Page 50

EETE JUNE 2013

Data Security To provide restrictions to specific page elements, such as removing tabs, disabling links, the only option is to use an agent on the device, alongside the browser – see figure 2. Agent-based browsers The agent-based approach not only allows highly granular control over access to individual page elements but also enables control over access to browser functions such as Print, Copy, Save As, View Source. It supports the option to take a screenshot of the browser content to provide a visual audit trail for compliance, eDiscovery and forensics. This approach can force users to always access applications via the agent. Whilst proxies can be bypassed if accessing applications outside of the corporate network, agents always require the user to authenticate to the agent first before accessing browser-based resources. This enables the delivery of single sign-on (SSO) across a wide range of devices, not just those known to, or owned by, the enterprise. The Cloud Application Manager interacts with existing enterprise directories to permit, or restrict access to Web application features, according to employees’ roles. An intuitive dashboard shows CIOs and IT Managers exactly how employees are interacting with Web applications and associated corporate data, regardless of whether employees are working on company or personally-owned devices. Detailed analytics provide managers with a complete overview of Web application use, with ability to drill down into reports for additional information. Activities that could compromise compliance with EU GDPR, PCI DSS or HIPAA Omnibus, such as exporting customer lists, or attaching sensitive files to Webmail, are tracked and clearly displayed, to enable organisations to prove that data access was appropriately governed. Ensuring IP protection at system level to prevent embedded software cloning By Min Wei Ang In today ’s chip business, one increasingly common market model involves an Original Equipment Manufacturers (OEM) buying microcontrollers from a chip supplier and then, engaging an Independent Design House (IDH) to develop custom embedded software (Intellectual Property – IP) for the chips used in the end product. The OEM pays royalties to the IDH depending on the volume of the end products that are using the IP. The OEM further engages an external programmer house to program the chips with the IP. Such a model illustrated in figure 1 carries some risks to the OEM and the IDH. For example, the IP could be leaked through grey channels to a pirate production plant and used to produce software clones. Also, since the volume of end product is not visible to the IDH, a less fair-minded OEM may attempt to pay less royalties by under-declaring the IP usage. Infineon’s XMC1000 microcontroller family addresses such risks by offering an IP protection option. The IDH will be empowered with the tools to encrypt the IP based on the 128-bit key Advanced Encryption Standard (AES) and the resulting encrypted IP only can be downloaded into authorized devices, where it will get decrypted and programmed into the devices’ Flash memory. This ensures that the IP is always transported in its encrypted form until it is downloaded into the device. The IDH will now also have the means to keep track of the number of end products that would be using the IP. Fundamental building blocks Such an IP protection scheme requires three basic building blocks, the XMC1000 device with Secure Loader, a software encryption tool and a programming tool supporting Secure Loader – see figure 2. The Secure Loader is a start-up mode and feature, introduced in XMC1000, to process 128-bit AES encrypted data. Based on a defined protocol and command set, the Secure Loader is able to receive the encrypted data, decrypt the data within the device and program the data into the Flash memory. Devices with the Secure Loader feature are grouped based on a pre-defined number of devices, termed a batch, and each batch of devices are assigned a unique identifier called SBSL ID. The PC-based software encryption tool is used to encrypt the IP based on 128-bit key AES (IP Key) and embed in the final output file, information to identify the SBSL ID of the target device. The above can be performed only after the encryption tool has received the IP, IP Key and SBSL ID of the target device. The IP key is generated from an Infineon smart card interfaced to the encryption tool through a PC/SC card reader. Both the encryption tool and the smart card are provided by Infineon to the IDH. A programming tool supporting Secure Loader is required to interface to the target device. When connected to a device, the programming tool sends a command to read the SBSL ID from the device and based on this SBSL ID, retrieve the matching output file containing the encrypted IP. The programming tool is also used to send the command to initiate the download of encrypted data and the subsequent programming of the IP into the device. Min Wei Ang is application and concept engineer at Infineon located in Singapore. He has more than 10 years of experience with embedded applications – www.infineon.com Fig. 1: Market model and possible risks. 42 Electronic Engineering Times Europe June 2013 www.electronics-eetimes.com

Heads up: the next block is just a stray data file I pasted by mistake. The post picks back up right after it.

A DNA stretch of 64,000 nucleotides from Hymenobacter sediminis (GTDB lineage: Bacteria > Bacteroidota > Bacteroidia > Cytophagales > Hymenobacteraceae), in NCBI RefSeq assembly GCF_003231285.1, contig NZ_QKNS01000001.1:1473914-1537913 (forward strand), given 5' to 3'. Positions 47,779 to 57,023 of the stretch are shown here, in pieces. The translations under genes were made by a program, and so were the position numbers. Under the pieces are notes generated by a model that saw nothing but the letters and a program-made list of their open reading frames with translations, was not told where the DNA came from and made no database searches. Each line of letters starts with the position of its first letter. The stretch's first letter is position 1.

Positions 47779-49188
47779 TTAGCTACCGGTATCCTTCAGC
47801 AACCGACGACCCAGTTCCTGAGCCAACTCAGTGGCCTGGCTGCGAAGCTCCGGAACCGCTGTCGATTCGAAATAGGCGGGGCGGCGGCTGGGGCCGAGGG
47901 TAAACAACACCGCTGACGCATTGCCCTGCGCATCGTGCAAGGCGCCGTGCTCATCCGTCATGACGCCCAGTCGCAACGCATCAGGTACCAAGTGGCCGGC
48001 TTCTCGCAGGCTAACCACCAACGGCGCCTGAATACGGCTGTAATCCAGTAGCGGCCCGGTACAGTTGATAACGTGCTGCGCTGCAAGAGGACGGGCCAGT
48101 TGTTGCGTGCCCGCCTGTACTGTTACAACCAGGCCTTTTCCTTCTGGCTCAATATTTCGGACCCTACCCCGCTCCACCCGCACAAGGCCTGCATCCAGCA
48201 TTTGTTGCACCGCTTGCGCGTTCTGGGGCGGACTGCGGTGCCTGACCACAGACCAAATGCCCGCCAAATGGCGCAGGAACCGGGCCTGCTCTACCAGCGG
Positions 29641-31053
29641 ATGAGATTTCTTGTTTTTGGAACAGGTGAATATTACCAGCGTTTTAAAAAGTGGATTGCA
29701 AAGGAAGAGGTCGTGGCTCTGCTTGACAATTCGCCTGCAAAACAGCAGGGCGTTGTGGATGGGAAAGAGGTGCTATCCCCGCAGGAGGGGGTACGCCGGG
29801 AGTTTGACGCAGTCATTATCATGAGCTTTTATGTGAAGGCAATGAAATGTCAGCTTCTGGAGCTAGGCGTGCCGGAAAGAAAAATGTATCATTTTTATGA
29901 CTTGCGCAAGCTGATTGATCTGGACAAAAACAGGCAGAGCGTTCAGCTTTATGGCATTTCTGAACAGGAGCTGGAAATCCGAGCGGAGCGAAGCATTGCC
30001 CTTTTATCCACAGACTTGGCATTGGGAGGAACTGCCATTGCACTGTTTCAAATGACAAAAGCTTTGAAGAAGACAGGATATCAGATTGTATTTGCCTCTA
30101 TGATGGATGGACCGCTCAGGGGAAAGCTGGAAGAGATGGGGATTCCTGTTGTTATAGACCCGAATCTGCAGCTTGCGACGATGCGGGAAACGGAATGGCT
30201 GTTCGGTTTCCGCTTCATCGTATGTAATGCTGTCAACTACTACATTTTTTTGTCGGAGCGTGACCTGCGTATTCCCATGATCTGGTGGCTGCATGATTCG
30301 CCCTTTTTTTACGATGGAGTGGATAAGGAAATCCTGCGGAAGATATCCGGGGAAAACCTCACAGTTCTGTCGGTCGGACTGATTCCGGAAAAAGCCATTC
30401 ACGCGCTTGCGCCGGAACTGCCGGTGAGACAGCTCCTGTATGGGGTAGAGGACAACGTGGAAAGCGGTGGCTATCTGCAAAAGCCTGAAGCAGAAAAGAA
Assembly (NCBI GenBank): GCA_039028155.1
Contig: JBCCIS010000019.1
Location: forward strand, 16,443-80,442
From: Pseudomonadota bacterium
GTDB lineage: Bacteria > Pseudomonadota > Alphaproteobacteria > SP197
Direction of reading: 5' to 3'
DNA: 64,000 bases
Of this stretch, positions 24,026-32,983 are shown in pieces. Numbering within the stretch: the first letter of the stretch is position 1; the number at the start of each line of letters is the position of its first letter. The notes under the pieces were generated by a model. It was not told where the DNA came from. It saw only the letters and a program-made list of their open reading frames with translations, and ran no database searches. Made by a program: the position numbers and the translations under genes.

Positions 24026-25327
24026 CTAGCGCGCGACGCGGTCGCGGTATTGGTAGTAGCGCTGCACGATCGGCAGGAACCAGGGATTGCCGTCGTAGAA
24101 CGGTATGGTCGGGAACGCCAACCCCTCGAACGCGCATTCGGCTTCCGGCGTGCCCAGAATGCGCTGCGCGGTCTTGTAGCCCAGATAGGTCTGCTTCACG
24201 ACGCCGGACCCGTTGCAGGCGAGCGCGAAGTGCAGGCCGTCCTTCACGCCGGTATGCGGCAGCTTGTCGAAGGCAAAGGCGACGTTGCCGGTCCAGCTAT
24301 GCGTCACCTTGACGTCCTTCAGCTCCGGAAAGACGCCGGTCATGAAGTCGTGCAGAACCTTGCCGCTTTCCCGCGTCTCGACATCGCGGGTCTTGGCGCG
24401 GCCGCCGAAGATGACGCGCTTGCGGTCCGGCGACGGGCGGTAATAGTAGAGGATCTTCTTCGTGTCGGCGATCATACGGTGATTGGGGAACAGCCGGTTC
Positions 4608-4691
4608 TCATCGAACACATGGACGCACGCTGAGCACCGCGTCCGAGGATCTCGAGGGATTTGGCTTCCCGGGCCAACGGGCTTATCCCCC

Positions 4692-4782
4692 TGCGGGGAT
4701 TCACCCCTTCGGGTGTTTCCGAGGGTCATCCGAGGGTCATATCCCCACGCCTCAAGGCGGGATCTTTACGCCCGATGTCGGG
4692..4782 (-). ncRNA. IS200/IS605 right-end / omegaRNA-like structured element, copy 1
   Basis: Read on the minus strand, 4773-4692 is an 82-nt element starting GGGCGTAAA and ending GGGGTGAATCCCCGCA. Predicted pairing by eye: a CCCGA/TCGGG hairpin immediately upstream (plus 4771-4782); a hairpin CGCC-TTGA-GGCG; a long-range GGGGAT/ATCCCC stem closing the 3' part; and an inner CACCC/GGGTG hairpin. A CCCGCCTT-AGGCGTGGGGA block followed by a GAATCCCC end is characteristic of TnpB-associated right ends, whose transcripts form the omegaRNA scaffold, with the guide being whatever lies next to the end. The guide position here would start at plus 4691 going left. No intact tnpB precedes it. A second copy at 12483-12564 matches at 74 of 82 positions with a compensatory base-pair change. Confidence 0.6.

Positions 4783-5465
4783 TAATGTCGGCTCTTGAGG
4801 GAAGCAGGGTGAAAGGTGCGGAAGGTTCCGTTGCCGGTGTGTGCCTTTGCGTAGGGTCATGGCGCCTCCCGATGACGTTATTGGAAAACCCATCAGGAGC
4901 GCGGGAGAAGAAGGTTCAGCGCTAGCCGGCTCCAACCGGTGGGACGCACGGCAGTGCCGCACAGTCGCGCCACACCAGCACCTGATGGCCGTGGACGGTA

EETE JUNE 2013
To see the actual publication please follow the link above